While I prefer using regular expression resolution, the LIKE operator is convenient. Here’s an example of backquoting an underscore in MySQL, where it looks for any string with an underscore anywhere in the string:

SELECT   common_lookup_type
FROM     common_lookup
WHERE    common_lookup_type LIKE '%\_%';

You can gain the same behavior in Oracle by appending the ESCAPE '\' clause, like this:

SELECT   common_lookup_type
FROM     common_lookup
WHERE    common_lookup_type LIKE '%\_%' ESCAPE '\';

The ESCAPE '\' clause is one of those

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Result Cache Functions
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I finally got around to cleaning up old contact me messages. One of the messages raises a question about RESULT_CACHE functions. The writer wanted an example implementing both a standalone schema and package RESULT_CACHE function.

The question references a note from the Oracle Database 11g PL/SQL Programming book (on page 322). More or less, that note points out that at the time of writing a RESULT_CACHE function worked as a standalone function but failed inside a package. When you tried it, you raised the following error message:

PLS-00999: Implementation Restriction (may be temporary)

It’s no longer true in Oracle 11gR2, but it was true in Oracle 11gR1. I

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Oracle Within Group
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Somebody asked me for a useful example of Oracle 11gR2′s new analytical LISTAGG function that uses a WITHIN GROUP syntax. They’d noticed an update to the askTom that showed how to use it. This post shows how to list values without a displayed aggregation column and how to use a JOIN and GROUP BY clause with the new analytical feature.

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COLUMN list      FORMAT A10
COLUMN last_name FORMAT A10
COLUMN names     FORMAT A42
COLUMN members   FORMAT 9,990
 
 
SELECT   m.account_number AS account
,        c.last_name AS last_name
,        LISTAGG(c.first_name||DECODE(c.middle_name,NULL,NULL,' '||SUBSTR(c.middle_name,1,1)||'.'),', ')
           WITHIN GROUP (ORDER BY 2) AS
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Oracle CSV Imports
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The first step in creating an effective import plan for comma-separated value (CSV) files is recognizing your options in a database. There are several options in an Oracle database. You can read the file with Java, C/C++, C#, PL/SQL (through the UTL_FILE package), PHP, Perl, or any other C-callable programming language; or you can use SQL*Loader as a standalone utility or through externally managed tables (known as external tables). The most convenient and non-programming solution is using external tables.

Adopting external tables as your import solution should drive you to consider how to manage the security surrounding this type of methodology. Host hardening is a critical security step because it shuts down most, hopefully all, unauthorized use of the operating system where the database and external files reside. Next, you need to manage the access to the external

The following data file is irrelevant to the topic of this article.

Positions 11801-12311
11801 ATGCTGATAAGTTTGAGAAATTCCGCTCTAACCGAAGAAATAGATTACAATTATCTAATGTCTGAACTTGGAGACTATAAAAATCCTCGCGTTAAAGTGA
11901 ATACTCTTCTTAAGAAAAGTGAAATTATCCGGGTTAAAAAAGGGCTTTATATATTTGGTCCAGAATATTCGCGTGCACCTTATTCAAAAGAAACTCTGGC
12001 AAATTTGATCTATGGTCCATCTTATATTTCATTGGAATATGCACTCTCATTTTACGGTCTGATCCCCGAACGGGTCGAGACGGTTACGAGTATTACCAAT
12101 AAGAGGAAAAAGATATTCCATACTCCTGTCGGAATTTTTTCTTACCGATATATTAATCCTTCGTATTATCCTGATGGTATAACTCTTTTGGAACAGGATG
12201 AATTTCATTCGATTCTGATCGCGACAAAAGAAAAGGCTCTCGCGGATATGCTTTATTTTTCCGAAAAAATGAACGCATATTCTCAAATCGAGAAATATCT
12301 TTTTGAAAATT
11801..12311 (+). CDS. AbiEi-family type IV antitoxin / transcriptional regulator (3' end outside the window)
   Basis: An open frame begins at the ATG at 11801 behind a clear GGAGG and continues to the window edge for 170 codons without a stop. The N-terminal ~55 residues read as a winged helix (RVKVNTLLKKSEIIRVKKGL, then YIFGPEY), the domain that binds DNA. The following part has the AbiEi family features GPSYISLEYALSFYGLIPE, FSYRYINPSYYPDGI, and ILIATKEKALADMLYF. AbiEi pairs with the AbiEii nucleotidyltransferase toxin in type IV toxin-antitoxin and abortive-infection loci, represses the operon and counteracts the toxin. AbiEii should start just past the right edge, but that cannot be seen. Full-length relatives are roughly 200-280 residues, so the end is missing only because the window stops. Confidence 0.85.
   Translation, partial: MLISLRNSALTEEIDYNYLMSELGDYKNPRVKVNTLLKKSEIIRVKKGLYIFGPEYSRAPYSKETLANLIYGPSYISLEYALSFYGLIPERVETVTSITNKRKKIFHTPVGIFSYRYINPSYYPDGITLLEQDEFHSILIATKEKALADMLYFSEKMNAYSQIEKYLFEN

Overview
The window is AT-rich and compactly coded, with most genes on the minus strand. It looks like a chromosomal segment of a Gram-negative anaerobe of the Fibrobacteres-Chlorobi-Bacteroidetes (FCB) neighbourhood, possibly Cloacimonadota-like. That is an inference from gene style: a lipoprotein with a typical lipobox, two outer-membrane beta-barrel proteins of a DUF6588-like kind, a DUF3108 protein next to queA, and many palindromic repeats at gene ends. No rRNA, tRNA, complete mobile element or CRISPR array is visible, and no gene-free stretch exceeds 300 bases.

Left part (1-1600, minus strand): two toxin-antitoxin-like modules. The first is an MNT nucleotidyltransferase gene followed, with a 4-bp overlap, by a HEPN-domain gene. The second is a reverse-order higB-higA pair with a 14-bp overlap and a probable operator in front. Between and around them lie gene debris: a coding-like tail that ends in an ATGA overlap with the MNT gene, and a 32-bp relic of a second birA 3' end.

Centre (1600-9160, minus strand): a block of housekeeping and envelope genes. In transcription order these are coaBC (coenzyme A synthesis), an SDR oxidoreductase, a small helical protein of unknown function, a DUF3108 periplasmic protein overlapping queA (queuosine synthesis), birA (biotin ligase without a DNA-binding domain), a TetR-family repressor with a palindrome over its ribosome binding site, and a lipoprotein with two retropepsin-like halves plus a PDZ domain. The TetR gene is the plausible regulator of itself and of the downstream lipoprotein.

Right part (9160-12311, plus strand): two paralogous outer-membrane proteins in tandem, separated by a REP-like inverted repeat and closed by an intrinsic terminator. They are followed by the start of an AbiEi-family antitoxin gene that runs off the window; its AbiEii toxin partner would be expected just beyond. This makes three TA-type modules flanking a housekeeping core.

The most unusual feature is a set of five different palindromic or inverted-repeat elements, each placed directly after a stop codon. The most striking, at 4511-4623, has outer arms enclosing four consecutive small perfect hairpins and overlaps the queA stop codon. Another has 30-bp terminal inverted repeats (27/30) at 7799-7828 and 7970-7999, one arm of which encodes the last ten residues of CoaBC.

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How to use object types?
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A tale of Oracle SQL object types, their constructors, and how you use them. This demonstrates what you can and can’t do and gives brief explanations about why.

The following creates a base SAMPLE_OBJECT data type and a sample_table
collection of the base SAMPLE_OBJECT data type.

CREATE OR REPLACE TYPE sample_object IS OBJECT
(id       NUMBER
,name     VARCHAR2(30));
/
 
CREATE OR REPLACE TYPE sample_table IS TABLE OF sample_object;
/

If the base SAMPLE_OBJECT data type were a Java object, the default constructor of an empty call parameter list would allow you to construct an instance variable. This doesn’t work for an Oracle object type because the default constructor is a formal parameter list of the object attributes in the positional order of their appearance


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Book Review: OCA Oracle Database 11g: SQL Fundamentals I: A real-world Certification Guide
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Good books on databases are rare. So permit me to step out of my normal MySQL-centric role and review a new book that is very good and covers a lot of generic relational database territory while also teaching the basics of Oracle 11g. I would estimate that 10% of the book is 11g and the rest would be valuable to new DBAs of other database systems. Besides, seeing how other databases perform some tasks differently may spur you to improve your own.

OCA Oracle Database 11g: SQL Fundamentals I: A real-world Certification Guide
Author: Steve Reis

Database books are hard to write. Databases are not warm, easy to understand and the many concepts can require a student on the subject to concentrate on many obtuse factors all at one time. Presenting the material in a clear and concise fashion


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Function or Procedure?
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Somebody asked for a simple comparison between a PL/SQL pass-by-value function and pass-by-reference procedure, where the procedure uses only an OUT mode parameter to return the result. This provides examples of both, but please note that a pass-by-value function can be used in SQL or PL/SQL context while a pass-by-reference procedure can only be used in another anonymous of named block PL/SQL program.

The function and procedure let you calculate the value of a number raised to a power of an exponent. The third parameter lets you convert the exponent value to an inverse value, like 2 to 1/2.

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CREATE OR REPLACE FUNCTION find_root_function
( pv_number   BINARY_DOUBLE
, pv_power    BINARY_DOUBLE
, pv_inverse  BINARY_INTEGER DEFAULT 0 ) RETURN BINARY_DOUBLE IS
 
  -- Declare local
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Java Generics in Oracle
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Somebody posed the question about using a Comparator in the sorting examples provided in this earlier post on Updating Table View Columns (columns using a Varray or Nested Table of a single scalar data type). It seems the individual thought that you can’t use Java Generics inside an Oracle Database 11g’s Java libraries. It’s seems odd since they’ve been around since Java 5.